The Changelog The Changelog #443

Exploring Deno Land 🦕

This week we’re joined by Ryan Dahl, Node.js creator, and now the creator of Deno - a simple, modern and secure runtime for JavaScript and TypeScript that uses V8 and is built in Rust.

We talk with Ryan about the massive success of Node and how it impacted his life, and how he eventually created Deno and what he’s doing differently this time around. We also talk about The Deno Company and what’s in store for Deno Deploy.


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2021-06-12T04:48:03Z ago

I don’t like “one language apologists”, which you guys keep hosting uncritically on The Changeling” for some reason: “all dynamic languages are basically the same as V8 is the fastest VM in the world” (not a direct quote) so you should write all of your stuff on deno.

So here is and reason to the insanity:

  1. V8 is fast. Is it the fastest? It’s hard to compare apples to oranges - Parrot VM (used in Raku) is plenty fast, and the hotspot VM is also so fast that it can run other VMs on top of it at useful speeds (Graal, JRuby, IKVM, etc), but you can also find benchmarks that compare V8 unfavourably to Spidermonkey and Chakra (
  2. JavaScript is a great language, but it can’t (and shouldn’t try) to do everything for everyone - did you ever try to do process scheduling and automation in JavaScript? Bash excels in that, and a complex setup that can really ruin a JavaScript programmer’s day can be just a few lines of bash. The rimraf npm package is a great example: let’s download a few hundreds lines of JavaScript code off the internet to replicate what a very short and efficient Unix command does very well. Did you ever try to write a grammar in JavaScript? It is something Raku (and generally any Perl) does really well and very simply, but is a hassle at best in JavaScript. I can go on.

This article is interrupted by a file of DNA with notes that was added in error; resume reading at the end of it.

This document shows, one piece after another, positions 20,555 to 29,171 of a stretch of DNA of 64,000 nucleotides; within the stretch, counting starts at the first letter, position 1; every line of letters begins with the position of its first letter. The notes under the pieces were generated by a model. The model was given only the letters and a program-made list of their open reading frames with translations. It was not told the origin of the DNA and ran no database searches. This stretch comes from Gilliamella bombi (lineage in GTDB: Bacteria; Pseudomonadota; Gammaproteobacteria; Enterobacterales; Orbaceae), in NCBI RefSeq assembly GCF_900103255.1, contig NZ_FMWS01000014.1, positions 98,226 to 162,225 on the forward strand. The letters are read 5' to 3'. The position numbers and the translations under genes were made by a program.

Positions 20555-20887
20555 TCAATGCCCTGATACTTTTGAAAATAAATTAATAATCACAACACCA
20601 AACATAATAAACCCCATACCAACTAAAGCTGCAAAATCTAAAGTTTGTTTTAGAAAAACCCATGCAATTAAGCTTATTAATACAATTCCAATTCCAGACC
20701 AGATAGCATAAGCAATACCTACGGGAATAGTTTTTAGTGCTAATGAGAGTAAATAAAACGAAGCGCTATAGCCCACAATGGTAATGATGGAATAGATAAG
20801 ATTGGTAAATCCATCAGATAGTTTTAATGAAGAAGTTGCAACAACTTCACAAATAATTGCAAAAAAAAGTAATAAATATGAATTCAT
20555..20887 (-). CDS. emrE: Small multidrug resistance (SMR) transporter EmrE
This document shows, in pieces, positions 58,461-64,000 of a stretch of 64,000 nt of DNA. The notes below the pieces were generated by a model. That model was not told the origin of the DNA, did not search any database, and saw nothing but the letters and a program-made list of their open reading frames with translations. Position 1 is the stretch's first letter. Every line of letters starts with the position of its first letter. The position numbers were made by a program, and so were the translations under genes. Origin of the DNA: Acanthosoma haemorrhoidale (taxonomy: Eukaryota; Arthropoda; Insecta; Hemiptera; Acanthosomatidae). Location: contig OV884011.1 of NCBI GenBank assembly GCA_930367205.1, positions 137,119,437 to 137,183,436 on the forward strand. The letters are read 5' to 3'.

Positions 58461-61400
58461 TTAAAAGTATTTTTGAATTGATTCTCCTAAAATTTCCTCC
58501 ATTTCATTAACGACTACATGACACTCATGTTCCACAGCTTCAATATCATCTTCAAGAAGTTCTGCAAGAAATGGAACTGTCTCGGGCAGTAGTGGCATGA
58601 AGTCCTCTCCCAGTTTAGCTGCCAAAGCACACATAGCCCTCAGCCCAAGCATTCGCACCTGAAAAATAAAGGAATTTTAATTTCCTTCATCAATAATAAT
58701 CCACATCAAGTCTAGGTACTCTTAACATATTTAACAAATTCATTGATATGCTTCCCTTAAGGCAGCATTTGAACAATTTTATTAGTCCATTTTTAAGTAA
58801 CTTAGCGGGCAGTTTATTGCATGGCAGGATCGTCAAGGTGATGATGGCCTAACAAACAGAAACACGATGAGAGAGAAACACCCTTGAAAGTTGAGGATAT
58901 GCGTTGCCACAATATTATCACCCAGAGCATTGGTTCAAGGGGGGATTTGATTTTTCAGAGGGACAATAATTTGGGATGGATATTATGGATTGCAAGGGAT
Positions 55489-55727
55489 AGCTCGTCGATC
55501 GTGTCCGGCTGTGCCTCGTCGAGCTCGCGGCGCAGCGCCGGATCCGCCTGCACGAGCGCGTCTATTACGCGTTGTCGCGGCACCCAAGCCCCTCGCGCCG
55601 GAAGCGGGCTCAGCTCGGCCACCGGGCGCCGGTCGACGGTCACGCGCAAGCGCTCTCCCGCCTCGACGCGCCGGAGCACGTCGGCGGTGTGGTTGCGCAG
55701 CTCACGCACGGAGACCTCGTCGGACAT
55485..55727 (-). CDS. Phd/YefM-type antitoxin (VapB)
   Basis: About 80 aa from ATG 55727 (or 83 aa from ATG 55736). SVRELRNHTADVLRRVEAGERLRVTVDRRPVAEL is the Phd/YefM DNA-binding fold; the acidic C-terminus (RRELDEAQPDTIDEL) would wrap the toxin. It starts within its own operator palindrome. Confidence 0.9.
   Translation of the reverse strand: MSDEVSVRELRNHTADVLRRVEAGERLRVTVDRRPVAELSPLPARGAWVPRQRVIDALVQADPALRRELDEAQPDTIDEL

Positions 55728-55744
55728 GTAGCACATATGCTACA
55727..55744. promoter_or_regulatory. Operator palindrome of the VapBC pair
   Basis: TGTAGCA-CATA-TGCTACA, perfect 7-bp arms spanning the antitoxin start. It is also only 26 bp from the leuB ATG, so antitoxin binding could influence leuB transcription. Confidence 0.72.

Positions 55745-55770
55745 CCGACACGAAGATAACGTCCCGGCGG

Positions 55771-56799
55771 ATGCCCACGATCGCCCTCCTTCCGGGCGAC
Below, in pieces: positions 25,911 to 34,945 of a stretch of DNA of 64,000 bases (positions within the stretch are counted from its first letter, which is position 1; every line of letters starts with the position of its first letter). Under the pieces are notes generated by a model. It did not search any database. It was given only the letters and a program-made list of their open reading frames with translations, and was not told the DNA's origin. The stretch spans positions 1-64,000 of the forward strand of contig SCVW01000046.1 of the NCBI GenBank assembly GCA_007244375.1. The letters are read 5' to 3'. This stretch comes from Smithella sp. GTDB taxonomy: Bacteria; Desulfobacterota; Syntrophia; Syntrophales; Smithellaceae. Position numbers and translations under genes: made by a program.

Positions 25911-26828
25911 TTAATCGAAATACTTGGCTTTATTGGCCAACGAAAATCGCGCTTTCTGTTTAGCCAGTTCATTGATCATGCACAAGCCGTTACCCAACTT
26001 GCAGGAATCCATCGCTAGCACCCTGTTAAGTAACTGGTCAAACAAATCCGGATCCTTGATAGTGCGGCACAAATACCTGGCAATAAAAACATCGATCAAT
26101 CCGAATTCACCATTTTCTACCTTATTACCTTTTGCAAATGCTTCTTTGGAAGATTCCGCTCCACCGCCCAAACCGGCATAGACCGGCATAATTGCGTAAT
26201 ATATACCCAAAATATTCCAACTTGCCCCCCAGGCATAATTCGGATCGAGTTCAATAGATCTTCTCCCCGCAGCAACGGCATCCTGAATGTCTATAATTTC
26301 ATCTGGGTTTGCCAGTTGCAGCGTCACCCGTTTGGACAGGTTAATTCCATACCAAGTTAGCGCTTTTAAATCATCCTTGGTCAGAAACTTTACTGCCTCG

And no - bash does not start a process for every line of code.

I would very much like to hear, someday, a developer that invested a lot into some language of framework, saying something like: “this is the tool I chose to use, it is great and here are all the ways it is great, but I recognize there are some usecases for which it isn’t the greatest”

2021-06-17T11:34:21Z ago

Ultimately, I really don’t care from where I import my scripts. As Ryan agrees, if you really want to trust a source, you have to audit the code. However, there is one substantial difference between importing from npm and the script tag on the one side, and an URL on the other side: subsource integrity.

Unless npm has been compromised, I can trust that a (potentially audited) version will be the same the next time I install it. The same is true when the script tag is used with the integrity attribute. As far as I know, ESM imports don’t have an instrument for that. And we all know it’s easy to change a hosted script or its Git tag. So I see importing URLs as a step to simplify dependency management, but it’s not adding security to the system.

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